New research is predicting that climate change may lead to extreme hot temperatures in the future. Australian cities like Sydney and Melbourne are seeing trends that will lead to summer days of 122 degrees F by 2040. If high greenhouse emissions are allowed to continue, places such as Perth and Adelaide may reach 120-degree days even sooner.
Australia is currently setting hot weather records at twelve times the pace of cold weather records. These massive temperature differences are cause for alarm and must prompt immediate response. Temperatures of 122 degrees F could create extreme challenges to our health and affect our daily life in distressing ways.
Unless we can make drones that perform every necessary outdoor activity we need to accomplish, staying indoors in the air conditioning at all times is simply not an option. Commuting to work, shopping, and general social interaction demands venturing outside at times. But temperatures as high as 122 degrees F will make such activities extremely difficult for the human body.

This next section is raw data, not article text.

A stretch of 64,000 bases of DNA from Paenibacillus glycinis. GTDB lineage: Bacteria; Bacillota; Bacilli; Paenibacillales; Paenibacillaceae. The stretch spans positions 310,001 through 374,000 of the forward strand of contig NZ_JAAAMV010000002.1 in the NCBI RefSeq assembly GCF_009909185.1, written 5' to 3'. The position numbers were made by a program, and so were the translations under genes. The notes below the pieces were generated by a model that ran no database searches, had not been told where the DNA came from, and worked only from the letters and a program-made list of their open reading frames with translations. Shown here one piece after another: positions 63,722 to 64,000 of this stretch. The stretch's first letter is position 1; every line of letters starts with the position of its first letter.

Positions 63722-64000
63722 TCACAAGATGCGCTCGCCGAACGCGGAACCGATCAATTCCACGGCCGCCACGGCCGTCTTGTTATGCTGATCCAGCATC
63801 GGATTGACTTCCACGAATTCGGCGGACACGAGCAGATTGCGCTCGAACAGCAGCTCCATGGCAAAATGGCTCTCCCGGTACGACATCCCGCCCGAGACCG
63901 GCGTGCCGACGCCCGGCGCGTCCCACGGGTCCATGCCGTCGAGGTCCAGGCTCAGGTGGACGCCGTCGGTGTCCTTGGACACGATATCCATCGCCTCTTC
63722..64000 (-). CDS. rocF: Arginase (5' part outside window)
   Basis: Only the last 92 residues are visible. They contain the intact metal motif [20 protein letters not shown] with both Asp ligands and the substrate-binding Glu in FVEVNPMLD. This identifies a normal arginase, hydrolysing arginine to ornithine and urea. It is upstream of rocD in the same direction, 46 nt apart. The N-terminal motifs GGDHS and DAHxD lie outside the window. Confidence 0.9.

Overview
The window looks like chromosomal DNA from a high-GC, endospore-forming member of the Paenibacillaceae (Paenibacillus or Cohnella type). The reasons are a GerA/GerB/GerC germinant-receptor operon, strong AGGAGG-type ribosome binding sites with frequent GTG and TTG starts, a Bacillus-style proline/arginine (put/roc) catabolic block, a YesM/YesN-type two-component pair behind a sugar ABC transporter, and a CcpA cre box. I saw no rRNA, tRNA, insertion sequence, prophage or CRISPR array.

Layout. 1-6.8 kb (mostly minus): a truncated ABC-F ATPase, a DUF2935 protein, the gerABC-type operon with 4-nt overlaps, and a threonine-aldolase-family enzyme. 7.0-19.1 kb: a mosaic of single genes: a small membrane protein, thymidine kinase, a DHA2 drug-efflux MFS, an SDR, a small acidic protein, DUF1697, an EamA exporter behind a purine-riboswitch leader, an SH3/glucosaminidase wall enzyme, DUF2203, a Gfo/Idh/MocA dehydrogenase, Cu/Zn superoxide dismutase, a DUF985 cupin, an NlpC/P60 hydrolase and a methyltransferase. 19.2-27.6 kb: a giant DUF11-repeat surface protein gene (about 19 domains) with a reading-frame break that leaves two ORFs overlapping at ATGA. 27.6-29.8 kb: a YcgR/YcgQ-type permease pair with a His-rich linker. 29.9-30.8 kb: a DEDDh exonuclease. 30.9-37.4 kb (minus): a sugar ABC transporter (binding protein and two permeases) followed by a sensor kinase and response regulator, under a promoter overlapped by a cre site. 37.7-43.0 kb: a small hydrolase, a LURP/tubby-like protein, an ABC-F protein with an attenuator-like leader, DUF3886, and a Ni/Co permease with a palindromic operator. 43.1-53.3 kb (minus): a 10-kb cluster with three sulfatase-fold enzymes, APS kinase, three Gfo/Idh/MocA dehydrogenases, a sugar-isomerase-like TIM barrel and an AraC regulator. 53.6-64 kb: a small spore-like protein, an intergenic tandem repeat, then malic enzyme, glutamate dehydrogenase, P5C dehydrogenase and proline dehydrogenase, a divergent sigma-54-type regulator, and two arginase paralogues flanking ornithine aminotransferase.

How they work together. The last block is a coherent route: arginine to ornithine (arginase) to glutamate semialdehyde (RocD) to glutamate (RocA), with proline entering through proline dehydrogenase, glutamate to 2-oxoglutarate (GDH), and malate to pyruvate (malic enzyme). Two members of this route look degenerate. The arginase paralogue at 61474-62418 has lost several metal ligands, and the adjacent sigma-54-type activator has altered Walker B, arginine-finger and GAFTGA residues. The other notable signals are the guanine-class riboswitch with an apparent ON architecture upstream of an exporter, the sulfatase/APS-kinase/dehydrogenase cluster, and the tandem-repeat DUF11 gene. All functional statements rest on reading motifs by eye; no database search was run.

Hot and humid conditions make it difficult for human perspiration and various other biological cooling mechanisms to be effective. Even a fit person who is well-hydrated and used to hot temperatures cannot last for more than half an hour of body temperatures over 104 to 108 degrees F. Beyond that level, heat stroke and death are likely. In high enough temperatures, even stepping outside for a short walk can be deadly.
Going back to Australia, Melbourne experienced a heatwave in 2014 that was so dangerous, there were not enough ambulances to meet the demand of people in crisis due to the heat. The death toll was estimated at 203.
Parts of New South Wales and Victoria suffered temperatures over 16 degrees warmer than the September average in 2017.
2017 overall became the world’s second-warmest year on record.
Australia is attempting to prepare for possible extreme temperatures in the future. The health sector is looking at creating a national strategy for climate, health, and well-being, which will include climate and health research, plus high-level health workforce training.